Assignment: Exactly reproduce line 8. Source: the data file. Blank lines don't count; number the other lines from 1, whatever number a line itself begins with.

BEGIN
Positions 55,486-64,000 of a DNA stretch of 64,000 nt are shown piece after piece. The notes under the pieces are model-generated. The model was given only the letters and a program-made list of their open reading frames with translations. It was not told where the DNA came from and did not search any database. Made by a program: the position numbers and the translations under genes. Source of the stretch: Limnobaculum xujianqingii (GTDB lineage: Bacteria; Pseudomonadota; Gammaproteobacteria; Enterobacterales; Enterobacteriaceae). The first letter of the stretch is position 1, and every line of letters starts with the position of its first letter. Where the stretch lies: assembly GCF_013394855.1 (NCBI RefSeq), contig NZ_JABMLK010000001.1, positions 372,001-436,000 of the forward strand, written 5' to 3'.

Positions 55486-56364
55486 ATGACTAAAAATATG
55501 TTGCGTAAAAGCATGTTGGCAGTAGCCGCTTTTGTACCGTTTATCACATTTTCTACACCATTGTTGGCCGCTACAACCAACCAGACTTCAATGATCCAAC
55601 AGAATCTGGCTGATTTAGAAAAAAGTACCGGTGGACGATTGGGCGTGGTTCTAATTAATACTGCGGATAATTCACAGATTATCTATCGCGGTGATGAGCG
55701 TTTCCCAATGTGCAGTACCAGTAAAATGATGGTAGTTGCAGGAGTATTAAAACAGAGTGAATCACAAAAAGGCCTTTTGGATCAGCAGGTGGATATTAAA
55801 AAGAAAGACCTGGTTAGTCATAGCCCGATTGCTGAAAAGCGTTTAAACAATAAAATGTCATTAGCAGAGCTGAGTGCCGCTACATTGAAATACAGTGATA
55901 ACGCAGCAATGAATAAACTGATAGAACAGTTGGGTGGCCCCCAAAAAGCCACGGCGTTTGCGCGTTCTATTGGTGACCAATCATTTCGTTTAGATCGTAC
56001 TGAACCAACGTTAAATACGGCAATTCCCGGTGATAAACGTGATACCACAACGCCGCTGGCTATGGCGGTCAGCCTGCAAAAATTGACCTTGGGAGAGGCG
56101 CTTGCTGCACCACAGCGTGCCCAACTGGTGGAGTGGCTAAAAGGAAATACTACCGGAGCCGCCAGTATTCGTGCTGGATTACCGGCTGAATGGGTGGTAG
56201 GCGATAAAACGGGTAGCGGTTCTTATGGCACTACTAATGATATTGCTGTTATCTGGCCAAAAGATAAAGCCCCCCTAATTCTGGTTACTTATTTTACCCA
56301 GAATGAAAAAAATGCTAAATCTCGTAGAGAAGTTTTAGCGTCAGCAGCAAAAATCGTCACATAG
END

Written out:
55901 ACGCAGCAATGAATAAACTGATAGAACAGTTGGGTGGCCCCCAAAAAGCCACGGCGTTTGCGCGTTCTATTGGTGACCAATCATTTCGTTTAGATCGTAC